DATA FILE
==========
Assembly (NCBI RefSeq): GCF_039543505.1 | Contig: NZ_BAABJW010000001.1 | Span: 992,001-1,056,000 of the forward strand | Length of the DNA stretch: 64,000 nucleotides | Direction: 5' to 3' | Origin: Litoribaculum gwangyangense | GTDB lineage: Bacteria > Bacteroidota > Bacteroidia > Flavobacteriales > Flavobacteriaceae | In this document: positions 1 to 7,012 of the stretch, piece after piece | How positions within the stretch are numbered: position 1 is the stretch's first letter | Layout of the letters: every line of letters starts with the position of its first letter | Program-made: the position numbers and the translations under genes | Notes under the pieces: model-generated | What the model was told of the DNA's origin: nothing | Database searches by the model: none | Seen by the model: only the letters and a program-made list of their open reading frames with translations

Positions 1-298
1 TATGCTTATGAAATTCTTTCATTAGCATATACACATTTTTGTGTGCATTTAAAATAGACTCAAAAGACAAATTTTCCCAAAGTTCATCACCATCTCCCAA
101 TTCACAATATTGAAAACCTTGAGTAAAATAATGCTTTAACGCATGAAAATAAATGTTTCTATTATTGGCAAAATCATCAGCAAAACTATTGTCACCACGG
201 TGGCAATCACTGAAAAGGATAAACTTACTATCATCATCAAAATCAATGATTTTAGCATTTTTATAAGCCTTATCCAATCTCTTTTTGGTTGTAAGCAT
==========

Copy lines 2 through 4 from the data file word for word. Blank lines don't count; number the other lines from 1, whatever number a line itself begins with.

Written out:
Positions 1-298
1 TATGCTTATGAAATTCTTTCATTAGCATATACACATTTTTGTGTGCATTTAAAATAGACTCAAAAGACAAATTTTCCCAAAGTTCATCACCATCTCCCAA
101 TTCACAATATTGAAAACCTTGAGTAAAATAATGCTTTAACGCATGAAAATAAATGTTTCTATTATTGGCAAAATCATCAGCAAAACTATTGTCACCACGG